But the push to annul the laws of immigration does not even help its purported beneficiaries. Sanctuary policies contribute to the terrorization of immigrant communities. By stripping the police of what on occasion may be their only immediate tool to remove a psychopathic gangster from the streets, sanctuary policies leave law-abiding immigrants defenseless against the social and financial devastation of crime and handicapped in the march up the economic ladder. Anyone who cares about their future success should want every possible law enforcement means deployed to protect them. And immigration optimists, who argue that assimilation into American ideals is proceeding just fine and dandily, should take another look: In many immigrant communities, assimilation into gangs seems to be outstripping assimilation into civic culture. Toddlers are being taught to flash gang signals and to hate the police, reports the Los Angeles Times. In New York City, “every high school has its Mexican gang,” and most 12 to 14-year-olds have already joined, claims Ernesto Vega, an illegal 18-year-old Mexican who works at a New York association for Mexican empowerment. Such pathologies are only exacerbated when the first lesson of American law learned by immigrants is that Americans don’t bother to enforce it. “Institutionalizing illegal immigration creates a mindset in people that anything goes in the U.S.,” observes Patrick Ortega, the News and Public Affairs Director of “Radio Nueva Vida” in Southern California. “It creates a new subculture, with a sequelae of social ills.”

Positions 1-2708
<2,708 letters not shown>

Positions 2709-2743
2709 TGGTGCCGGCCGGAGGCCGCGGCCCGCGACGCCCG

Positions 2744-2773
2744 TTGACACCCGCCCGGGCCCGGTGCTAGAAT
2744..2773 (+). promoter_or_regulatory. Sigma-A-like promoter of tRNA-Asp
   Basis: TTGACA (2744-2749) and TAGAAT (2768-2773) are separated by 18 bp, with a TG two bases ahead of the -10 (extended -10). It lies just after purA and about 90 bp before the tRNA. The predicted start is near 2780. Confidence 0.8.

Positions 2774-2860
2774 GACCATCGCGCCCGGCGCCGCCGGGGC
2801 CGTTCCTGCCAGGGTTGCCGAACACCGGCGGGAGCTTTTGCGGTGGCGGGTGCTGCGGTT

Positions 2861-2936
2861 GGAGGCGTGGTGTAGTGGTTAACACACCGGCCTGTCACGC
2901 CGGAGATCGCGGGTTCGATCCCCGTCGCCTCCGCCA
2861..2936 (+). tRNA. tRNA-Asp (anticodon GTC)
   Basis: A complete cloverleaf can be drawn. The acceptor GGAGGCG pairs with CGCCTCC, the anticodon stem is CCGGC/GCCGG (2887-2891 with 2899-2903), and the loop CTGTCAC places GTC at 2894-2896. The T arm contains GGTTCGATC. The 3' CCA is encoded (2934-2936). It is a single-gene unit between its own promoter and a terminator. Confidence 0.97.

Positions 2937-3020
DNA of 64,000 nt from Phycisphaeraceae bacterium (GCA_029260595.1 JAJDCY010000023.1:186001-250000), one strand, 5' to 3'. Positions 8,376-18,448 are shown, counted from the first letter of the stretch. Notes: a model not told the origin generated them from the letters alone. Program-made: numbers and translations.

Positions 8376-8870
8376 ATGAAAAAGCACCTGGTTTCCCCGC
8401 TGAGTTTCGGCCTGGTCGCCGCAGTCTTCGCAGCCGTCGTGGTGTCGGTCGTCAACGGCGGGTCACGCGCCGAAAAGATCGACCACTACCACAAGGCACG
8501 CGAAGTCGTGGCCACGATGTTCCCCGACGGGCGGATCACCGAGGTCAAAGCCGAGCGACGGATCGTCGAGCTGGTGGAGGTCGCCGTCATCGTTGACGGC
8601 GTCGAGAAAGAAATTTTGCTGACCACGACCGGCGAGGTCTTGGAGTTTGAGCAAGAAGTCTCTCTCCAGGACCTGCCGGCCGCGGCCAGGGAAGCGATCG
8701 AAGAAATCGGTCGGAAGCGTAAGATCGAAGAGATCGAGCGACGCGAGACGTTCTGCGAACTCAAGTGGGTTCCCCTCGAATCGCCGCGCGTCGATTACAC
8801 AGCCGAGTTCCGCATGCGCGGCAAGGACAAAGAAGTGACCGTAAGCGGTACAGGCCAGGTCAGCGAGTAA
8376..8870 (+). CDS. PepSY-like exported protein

Taking immigration law seriously may make a start in combating these worrisome trends. The police should be given the option of reporting and acting on immigration violations, where doing so would contribute to public safety. The decision about when to use immigration rules will be a matter of discretion, but discretion is at the heart of all wise policing. The CLEAR Act, now before Congress, would help by clarifying the authority of local law enforcement to cooperate with immigration authorities. The police should have access to federal databases of immigration violators, an idea that the administration is slowly acting upon, against great opposition from the usual suspects.